Ewa:
I have one more question for you that relates more to your healthcare system because in Denmark, GLA:D started in 2013 and I will say that now in 2019 the tide has actually turned. So now GPs and orthopaedic surgeons, they are referring to GLA:D and most in the healthcare sector working with MSK, they know what GLA:D is. So I just wondered Jane and Christian, what is your feeling in Australia?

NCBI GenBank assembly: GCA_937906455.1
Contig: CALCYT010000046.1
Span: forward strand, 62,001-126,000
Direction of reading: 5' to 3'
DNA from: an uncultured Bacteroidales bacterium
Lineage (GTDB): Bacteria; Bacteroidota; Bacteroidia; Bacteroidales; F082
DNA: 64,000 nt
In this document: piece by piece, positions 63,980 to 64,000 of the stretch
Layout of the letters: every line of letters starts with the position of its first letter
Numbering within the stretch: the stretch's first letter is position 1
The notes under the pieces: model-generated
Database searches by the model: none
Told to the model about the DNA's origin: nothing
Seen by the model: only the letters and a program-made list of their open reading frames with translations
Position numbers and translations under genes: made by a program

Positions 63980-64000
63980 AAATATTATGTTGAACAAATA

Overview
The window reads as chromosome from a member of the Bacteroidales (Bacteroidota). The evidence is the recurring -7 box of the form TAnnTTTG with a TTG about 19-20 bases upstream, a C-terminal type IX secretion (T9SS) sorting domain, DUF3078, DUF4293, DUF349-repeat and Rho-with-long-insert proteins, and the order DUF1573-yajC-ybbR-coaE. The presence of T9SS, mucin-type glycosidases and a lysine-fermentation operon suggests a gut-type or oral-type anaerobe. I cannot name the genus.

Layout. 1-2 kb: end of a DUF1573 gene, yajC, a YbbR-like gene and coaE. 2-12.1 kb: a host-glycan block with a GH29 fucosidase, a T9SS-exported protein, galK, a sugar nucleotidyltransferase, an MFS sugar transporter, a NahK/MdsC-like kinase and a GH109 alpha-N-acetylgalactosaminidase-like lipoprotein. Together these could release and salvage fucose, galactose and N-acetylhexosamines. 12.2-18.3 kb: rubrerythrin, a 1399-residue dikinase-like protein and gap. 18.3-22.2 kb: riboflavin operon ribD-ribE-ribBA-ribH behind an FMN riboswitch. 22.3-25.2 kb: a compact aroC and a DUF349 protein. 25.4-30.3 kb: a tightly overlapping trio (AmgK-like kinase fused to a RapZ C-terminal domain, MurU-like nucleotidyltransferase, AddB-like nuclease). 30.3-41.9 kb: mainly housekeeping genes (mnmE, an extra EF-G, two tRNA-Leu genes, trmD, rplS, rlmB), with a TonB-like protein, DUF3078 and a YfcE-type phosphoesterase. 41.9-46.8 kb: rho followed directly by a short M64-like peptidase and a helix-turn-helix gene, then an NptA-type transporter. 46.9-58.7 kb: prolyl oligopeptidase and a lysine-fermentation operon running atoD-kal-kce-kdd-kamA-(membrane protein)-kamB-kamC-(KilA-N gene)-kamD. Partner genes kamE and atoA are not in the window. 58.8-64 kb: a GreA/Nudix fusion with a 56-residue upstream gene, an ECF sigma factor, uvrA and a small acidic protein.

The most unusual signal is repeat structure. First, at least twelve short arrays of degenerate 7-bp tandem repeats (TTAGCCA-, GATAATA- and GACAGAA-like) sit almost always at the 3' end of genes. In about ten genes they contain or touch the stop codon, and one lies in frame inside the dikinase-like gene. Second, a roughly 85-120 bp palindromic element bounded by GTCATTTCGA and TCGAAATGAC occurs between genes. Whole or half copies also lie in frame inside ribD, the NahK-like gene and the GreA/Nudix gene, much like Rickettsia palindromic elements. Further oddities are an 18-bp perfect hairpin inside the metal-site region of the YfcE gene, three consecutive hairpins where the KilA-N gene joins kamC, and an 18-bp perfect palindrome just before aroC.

Christian: